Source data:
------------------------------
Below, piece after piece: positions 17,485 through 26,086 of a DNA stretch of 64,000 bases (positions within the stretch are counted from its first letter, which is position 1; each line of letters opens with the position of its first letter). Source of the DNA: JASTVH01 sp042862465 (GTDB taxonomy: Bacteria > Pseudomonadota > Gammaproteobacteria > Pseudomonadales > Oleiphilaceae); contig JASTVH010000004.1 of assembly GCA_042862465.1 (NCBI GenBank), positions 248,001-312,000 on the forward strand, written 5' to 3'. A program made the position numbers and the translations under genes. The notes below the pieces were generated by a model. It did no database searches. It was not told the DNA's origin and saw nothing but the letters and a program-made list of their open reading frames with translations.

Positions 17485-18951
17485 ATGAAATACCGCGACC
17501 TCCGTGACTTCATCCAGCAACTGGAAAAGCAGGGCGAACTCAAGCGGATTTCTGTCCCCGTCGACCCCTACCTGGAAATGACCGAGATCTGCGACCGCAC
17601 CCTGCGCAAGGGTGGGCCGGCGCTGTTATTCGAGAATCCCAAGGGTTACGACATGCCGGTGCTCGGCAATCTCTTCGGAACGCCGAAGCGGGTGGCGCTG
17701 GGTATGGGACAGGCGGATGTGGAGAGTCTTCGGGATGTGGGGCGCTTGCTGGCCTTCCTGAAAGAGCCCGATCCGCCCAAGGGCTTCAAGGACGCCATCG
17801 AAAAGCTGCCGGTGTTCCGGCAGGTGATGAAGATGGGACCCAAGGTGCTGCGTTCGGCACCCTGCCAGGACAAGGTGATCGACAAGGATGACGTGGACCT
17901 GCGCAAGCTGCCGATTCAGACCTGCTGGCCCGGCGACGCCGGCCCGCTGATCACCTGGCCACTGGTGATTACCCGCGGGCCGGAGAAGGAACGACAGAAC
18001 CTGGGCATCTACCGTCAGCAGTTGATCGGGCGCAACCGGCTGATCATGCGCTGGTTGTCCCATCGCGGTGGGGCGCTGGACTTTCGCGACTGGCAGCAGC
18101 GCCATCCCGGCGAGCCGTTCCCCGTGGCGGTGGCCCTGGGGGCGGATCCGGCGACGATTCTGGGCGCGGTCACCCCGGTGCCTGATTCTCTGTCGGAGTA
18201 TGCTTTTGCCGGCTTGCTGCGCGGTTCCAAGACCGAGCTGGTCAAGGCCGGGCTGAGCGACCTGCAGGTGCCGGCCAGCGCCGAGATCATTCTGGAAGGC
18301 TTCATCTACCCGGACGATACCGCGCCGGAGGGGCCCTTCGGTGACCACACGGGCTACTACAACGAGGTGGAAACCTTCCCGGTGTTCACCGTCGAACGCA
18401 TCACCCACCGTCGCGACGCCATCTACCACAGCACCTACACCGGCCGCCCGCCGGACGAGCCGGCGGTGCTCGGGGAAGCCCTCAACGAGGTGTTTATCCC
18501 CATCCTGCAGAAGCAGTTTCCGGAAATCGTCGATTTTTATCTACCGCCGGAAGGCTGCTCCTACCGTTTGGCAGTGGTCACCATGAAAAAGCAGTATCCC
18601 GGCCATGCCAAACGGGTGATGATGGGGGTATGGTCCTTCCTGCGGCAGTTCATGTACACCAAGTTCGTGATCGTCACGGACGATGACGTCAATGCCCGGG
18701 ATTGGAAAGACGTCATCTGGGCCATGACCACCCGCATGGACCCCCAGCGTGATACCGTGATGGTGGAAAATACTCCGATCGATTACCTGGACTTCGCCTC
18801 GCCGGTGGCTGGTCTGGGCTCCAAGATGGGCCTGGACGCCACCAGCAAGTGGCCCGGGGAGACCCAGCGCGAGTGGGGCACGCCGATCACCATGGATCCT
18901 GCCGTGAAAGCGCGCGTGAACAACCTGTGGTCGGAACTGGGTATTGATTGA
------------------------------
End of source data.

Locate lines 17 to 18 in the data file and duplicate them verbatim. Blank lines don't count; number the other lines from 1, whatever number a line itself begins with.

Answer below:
18801 GCCGGTGGCTGGTCTGGGCTCCAAGATGGGCCTGGACGCCACCAGCAAGTGGCCCGGGGAGACCCAGCGCGAGTGGGGCACGCCGATCACCATGGATCCT
18901 GCCGTGAAAGCGCGCGTGAACAACCTGTGGTCGGAACTGGGTATTGATTGA